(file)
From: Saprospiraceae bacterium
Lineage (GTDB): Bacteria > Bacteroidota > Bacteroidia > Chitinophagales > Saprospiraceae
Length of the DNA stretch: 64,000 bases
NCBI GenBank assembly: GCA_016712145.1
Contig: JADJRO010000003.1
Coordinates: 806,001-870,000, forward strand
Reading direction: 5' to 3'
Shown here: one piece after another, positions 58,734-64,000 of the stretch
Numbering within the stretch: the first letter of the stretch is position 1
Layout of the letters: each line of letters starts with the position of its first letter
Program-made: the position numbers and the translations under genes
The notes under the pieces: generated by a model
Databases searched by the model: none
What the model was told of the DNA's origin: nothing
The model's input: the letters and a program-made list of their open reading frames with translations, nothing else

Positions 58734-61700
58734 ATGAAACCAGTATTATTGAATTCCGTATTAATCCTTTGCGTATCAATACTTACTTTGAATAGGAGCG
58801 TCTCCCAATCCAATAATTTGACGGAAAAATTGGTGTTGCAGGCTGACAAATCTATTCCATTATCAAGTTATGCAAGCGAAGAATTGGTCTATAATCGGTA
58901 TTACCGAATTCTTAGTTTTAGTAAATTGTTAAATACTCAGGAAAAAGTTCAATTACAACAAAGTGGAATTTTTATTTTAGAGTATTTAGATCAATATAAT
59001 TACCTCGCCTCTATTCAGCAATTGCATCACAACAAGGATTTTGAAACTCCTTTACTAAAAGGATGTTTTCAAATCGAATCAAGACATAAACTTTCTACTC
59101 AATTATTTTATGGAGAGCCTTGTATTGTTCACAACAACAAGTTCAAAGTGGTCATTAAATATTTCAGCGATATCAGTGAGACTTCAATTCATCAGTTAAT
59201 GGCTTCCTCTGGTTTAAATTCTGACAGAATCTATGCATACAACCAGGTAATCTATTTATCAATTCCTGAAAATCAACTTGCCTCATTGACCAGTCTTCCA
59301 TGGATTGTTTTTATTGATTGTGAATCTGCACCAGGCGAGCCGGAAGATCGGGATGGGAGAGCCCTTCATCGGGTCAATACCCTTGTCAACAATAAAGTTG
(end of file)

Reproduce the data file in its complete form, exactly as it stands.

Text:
From: Saprospiraceae bacterium
Lineage (GTDB): Bacteria > Bacteroidota > Bacteroidia > Chitinophagales > Saprospiraceae
Length of the DNA stretch: 64,000 bases
NCBI GenBank assembly: GCA_016712145.1
Contig: JADJRO010000003.1
Coordinates: 806,001-870,000, forward strand
Reading direction: 5' to 3'
Shown here: one piece after another, positions 58,734-64,000 of the stretch
Numbering within the stretch: the first letter of the stretch is position 1
Layout of the letters: each line of letters starts with the position of its first letter
Program-made: the position numbers and the translations under genes
The notes under the pieces: generated by a model
Databases searched by the model: none
What the model was told of the DNA's origin: nothing
The model's input: the letters and a program-made list of their open reading frames with translations, nothing else

Positions 58734-61700
58734 ATGAAACCAGTATTATTGAATTCCGTATTAATCCTTTGCGTATCAATACTTACTTTGAATAGGAGCG
58801 TCTCCCAATCCAATAATTTGACGGAAAAATTGGTGTTGCAGGCTGACAAATCTATTCCATTATCAAGTTATGCAAGCGAAGAATTGGTCTATAATCGGTA
58901 TTACCGAATTCTTAGTTTTAGTAAATTGTTAAATACTCAGGAAAAAGTTCAATTACAACAAAGTGGAATTTTTATTTTAGAGTATTTAGATCAATATAAT
59001 TACCTCGCCTCTATTCAGCAATTGCATCACAACAAGGATTTTGAAACTCCTTTACTAAAAGGATGTTTTCAAATCGAATCAAGACATAAACTTTCTACTC
59101 AATTATTTTATGGAGAGCCTTGTATTGTTCACAACAACAAGTTCAAAGTGGTCATTAAATATTTCAGCGATATCAGTGAGACTTCAATTCATCAGTTAAT
59201 GGCTTCCTCTGGTTTAAATTCTGACAGAATCTATGCATACAACCAGGTAATCTATTTATCAATTCCTGAAAATCAACTTGCCTCATTGACCAGTCTTCCA
59301 TGGATTGTTTTTATTGATTGTGAATCTGCACCAGGCGAGCCGGAAGATCGGGATGGGAGAGCCCTTCATCGGGTCAATACCCTTGTCAACAATAAAGTTG